April 25, 2019

Digital Storytelling Revisited

Storytelling has always been a significant part of education. In learning to tell stories, students explore sequencing, descriptive language, writing, fluency, adding details, and much more. The act of being able to tell and write a cohesive story is a critical communication skill for all students to develop.

In addition to telling stories, there is great value in having students illustrate their concepts. While this can certainly be achieved on paper, by exploring digital storytelling tools, students can expand their audience of readers, more easily edit their work, add their own voice recordings for narration, and even collaborate.

Stories bring us together, encourage us to understand and empathize, and help us to communicate. Long before paper and books were common and affordable, information was passed from generation to generation through the oral tradition of storytelling. Consider Digital Storytelling as the 21st Century version of the age-old art of storytelling with a twist: digital tools now make it possible for anyone to create a story and share it with the world.

Movies, created over a century ago, represent the beginning of digital storytelling. Consuming movies has become a cultural phenomenon, but making them was inaccessible to the average person for decades. Film cameras, 8mm and even video cameras served as big breakthroughs, but editing posed a challenge until technology progressed with software, websites, and apps exploding on the scene and putting advanced editing skills into the hands of everyone.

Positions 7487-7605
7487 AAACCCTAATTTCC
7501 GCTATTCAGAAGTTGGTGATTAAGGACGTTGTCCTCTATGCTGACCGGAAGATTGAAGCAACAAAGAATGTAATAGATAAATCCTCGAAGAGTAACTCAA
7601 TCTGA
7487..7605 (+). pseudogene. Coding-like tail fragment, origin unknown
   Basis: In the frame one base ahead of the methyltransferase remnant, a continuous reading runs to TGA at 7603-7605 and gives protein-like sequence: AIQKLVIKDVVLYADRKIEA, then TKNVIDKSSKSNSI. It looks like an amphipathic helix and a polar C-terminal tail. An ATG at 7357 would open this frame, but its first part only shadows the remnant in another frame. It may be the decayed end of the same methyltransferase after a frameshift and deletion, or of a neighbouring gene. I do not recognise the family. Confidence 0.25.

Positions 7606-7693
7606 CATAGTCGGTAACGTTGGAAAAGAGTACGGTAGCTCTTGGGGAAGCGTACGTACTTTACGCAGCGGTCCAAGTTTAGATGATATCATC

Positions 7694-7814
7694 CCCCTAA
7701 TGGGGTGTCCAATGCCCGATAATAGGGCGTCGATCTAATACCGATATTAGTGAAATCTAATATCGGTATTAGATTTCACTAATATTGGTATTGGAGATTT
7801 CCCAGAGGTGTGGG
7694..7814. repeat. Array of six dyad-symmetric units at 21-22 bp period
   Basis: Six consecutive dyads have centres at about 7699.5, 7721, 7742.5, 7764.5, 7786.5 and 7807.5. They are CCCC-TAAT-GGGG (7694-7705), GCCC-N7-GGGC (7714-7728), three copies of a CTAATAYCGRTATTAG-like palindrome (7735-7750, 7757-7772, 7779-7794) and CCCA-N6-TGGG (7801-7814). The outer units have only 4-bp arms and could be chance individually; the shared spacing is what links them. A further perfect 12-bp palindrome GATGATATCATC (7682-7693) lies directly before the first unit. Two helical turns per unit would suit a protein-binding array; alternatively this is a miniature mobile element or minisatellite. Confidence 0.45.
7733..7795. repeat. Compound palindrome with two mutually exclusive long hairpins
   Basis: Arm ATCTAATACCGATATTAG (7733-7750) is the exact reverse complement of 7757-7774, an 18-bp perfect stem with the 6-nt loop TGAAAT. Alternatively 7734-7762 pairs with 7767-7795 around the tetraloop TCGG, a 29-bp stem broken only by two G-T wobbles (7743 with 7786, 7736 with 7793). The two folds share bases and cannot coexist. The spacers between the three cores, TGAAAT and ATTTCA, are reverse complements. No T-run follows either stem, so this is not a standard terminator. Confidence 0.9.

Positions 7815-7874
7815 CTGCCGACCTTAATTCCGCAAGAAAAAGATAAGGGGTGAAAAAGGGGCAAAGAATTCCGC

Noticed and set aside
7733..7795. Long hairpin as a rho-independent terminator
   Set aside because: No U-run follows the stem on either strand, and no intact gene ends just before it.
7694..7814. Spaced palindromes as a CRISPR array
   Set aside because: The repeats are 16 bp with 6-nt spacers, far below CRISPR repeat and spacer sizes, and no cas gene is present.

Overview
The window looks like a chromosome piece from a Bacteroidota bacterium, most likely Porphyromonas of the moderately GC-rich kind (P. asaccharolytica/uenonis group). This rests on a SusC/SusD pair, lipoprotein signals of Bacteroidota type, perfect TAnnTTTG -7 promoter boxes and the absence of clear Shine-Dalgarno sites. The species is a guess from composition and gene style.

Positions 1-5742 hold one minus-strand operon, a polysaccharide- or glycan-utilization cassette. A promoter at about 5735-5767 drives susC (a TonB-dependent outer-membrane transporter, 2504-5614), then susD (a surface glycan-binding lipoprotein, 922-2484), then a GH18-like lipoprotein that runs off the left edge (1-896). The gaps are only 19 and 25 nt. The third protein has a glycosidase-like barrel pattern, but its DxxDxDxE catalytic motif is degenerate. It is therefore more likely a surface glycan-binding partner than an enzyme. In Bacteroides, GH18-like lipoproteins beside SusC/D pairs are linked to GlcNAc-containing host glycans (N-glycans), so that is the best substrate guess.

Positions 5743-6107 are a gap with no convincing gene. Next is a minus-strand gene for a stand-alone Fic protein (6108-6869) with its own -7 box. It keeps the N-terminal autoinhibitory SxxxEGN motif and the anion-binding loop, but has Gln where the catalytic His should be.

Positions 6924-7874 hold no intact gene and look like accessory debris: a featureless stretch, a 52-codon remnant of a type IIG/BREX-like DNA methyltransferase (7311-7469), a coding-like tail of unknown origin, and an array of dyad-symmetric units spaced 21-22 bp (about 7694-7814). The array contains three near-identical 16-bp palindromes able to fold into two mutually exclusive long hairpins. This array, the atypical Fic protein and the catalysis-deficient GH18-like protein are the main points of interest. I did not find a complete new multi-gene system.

Consider the meteoric rise of YouTube and other video sharing websites. At no other time in history have we been able to create, edit and share video on both a personal and global scale. In fact, video and images have become primary ways of communicating, taking the place of traditional print literacies in some areas.

Digital stories push students to become creators of content, rather than just consumers. Weaving together images, music, text, and voice, digital stories can be created in all content areas and at all grade levels while incorporating the 21st century skills of creating, communicating, and collaborating.

EdTechTeacher Summer Workshops

Want to learn more about Digital Storytelling and how it might engage your students?  Join EdTechTeacher instructors, Rosey McQuillan and Avra Robinson in either San Francisco or Chicago this summer!  This 2-day, hands-on workshop will explore the steps, tools, and processes to successful Digital Storytelling. Teachers will leave inspired and armed with the knowledge and skills needed to incorporate this wonderful concept into their classroom!  Learn more at edtechteacher.org/summer